Gary Collins: In the same way. And that’s with everything that came from, I was still teaching health, nutrition, working with clients and stuff. I ran a health food company for a while and I was just doing whatever it took to get by. Right. And not whatever. It all had to fit within my moral. And that was one thing I had drawn my line in the sand too was no matter what I do, it’s the right thing.
Gary Collins: It’s the betterment of people. It’s to teach, it’s to help. Of course, I get something from it, but the main goal of everything I did was to help others. Right. I’ve been a teacher, I think that came from the government and military and it was my life purpose. We’ll talk a little bit about that. And so I did an interview and I was talking to the host about, I just bought 20 acres.
Gary Collins: I’m living… I’m going to build a house off the grid at the very end of the interview. And he goes, “Are you up to anything new?” And he go, “Yeah, I’m doing this.” “Oh, time out. Hold on. You’ve never mentioned this.” I went, yeah because it’s a life journey. It has nothing to do with anything. This is my personal journey. So I really haven’t told a ton of people what I’m doing. And I’ve had it in the back of my mind for over a decade. This thing’s been in the plans for a long time to get back to nature, to go back to simple living. The kind of similar to the way I grew up. And I got tons of emails, tons.
Chris Badgett: I have a question about this because sometimes some people have a problem or just they don’t get it. There was like this off-grid remote back to the land nature connection, lifestyle. And then there’s, you also have a online business that’s not limited. Like people can buy from all over the world. You can sell to people all over the world. You’re not limited by geography. Sometimes people don’t realize you can have both. How did you integrate those and why do you think some people think that’s a mutually exclusive decision where I have to pick one or the other?
Gary Collins: Well, I think it’s because the world market is fairly new. And also the Internet, even though it’s been around like 20 plus years now. Yeah. Roughly is new, it’s still kind of new and people are discovering and for people who want to live remotely, the options are far more advanced than they were before because like my solar technology over the last 10 years, it’s drastically changed.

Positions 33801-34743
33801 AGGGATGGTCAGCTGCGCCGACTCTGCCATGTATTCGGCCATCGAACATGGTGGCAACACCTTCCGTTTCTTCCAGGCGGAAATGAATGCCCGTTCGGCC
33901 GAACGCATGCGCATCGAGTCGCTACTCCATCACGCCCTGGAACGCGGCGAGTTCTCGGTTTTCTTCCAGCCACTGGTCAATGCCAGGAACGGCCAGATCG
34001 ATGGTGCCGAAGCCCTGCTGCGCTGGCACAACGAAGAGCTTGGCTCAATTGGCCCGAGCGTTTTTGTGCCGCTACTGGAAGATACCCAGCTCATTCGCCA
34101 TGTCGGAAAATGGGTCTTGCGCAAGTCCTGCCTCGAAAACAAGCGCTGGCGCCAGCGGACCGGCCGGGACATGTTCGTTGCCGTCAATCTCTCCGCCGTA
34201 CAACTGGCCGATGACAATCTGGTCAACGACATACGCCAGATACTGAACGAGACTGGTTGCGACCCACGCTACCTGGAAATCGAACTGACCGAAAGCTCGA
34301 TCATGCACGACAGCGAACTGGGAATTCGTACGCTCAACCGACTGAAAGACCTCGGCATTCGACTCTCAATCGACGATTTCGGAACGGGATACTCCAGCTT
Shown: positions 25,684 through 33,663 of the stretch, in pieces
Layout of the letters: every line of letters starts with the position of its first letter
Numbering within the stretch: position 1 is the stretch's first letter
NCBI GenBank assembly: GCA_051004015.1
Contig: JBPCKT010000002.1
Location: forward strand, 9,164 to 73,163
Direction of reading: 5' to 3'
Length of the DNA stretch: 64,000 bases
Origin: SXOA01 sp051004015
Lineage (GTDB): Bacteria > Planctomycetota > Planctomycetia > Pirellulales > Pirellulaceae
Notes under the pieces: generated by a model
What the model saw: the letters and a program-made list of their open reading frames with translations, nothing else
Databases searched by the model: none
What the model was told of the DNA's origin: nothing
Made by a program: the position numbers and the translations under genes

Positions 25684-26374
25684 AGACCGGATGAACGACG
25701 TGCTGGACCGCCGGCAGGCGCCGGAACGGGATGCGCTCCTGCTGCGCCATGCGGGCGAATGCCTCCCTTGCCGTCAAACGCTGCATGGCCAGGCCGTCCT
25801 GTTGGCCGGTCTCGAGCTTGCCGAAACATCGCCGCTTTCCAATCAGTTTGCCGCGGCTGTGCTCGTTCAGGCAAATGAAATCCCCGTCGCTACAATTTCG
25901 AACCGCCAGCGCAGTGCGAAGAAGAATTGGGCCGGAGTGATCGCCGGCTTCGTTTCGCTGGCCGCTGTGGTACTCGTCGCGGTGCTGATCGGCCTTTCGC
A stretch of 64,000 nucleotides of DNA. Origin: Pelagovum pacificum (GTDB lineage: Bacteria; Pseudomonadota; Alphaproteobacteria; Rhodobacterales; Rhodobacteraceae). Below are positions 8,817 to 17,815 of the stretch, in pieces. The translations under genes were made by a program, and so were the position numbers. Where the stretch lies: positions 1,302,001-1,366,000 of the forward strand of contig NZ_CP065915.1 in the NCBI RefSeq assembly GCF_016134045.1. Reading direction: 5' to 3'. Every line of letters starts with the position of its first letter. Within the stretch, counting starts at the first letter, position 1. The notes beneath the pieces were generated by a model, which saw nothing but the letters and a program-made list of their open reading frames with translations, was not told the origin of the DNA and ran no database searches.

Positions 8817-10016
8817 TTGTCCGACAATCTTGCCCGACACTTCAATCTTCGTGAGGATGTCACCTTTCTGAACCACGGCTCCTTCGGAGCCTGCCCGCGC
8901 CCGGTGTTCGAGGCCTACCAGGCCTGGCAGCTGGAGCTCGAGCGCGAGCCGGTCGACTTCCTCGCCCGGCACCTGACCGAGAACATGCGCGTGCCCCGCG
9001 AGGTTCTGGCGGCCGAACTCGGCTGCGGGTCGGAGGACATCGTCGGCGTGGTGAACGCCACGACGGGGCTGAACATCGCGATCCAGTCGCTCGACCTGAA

Gary Collins: I mean, it’s so easy to hook up. It’s so easy to use. That it’s a tough one because you can sell information, right? Information courses, online courses, what you do and what I’m transitioning. That’s how we met too, is I’m getting ready to start all these online courses teaching what I do outside of the books, outside of the speaking engagements. I’m trying to get the message out as broad as I can through what technology’s available to me.
Gary Collins: So today you can even telecommute, I know people who live off grid who telecommute to their nine to five job, they go in the office every couple of weeks or they travel for their job and they still live off grid. So there’s so much going on technology-wise. It’s a double edged sword though, right? You use it as a tool, you don’t let it slice you. That’s what I tell people. Don’t let it cut deep and get inside you and start running your life.
Gary Collins: Use it to make your life better. And I think that’s the premise of everything I teach is look at the world we’re in and use things as tools. And I don’t need mean per interpersonal relationships. People tend to confuse that one. And I’m a little bit different. I actually, all the people I work with are friends of mine, and I’ve refused to work with anyone who is not a friend or does not become a friend.
Gary Collins: And people go, that’s a weird model. I go, well, it’s not just about selling widgets, right? This is about relationships. What I teach is being a better person, being a better steward of the earth, helping other people. I mean, that’s truly what I teach. So why would I have all these cold, hard business relationships where, “Hey Dave, can I get such and such?” “Sure. I’ll send it. That’s it.”
Gary Collins: All of us, we BS half the time before we ever get business. We’re talking about our lives, what we’re doing, our families. Our goals. That’s important to me. I don’t do business the other way. It’s too cold and calculated. So, I’ll talk about the three I want to talk about so people understand what because it can be, like I said, a little obtuse, a little out there for people.
Gary Collins: The three legged stool of what I teach, it’s life purpose, financial wellbeing, and optimal health. And people go, I tell those are your main focuses. That’s what I teach the bulk of. And they go, well, captain obvious. I go, well, if it’s so obvious, why do most Americans not even have one? They don’t even have one that they’ve perfected, let alone three. And the reason I teach it this way, my philosophy’s kind of a mix of objectivism, libertarianism and realism.
Gary Collins: I got a little twist on my philosophies of how they work. And it’s because if you do these three things and you do them well, health is the elephant in the room. I mean, we are absolutely in such horrible health in this country and the problem is we are so unhealthy. People don’t even realize it because everyone around them is unhealthy.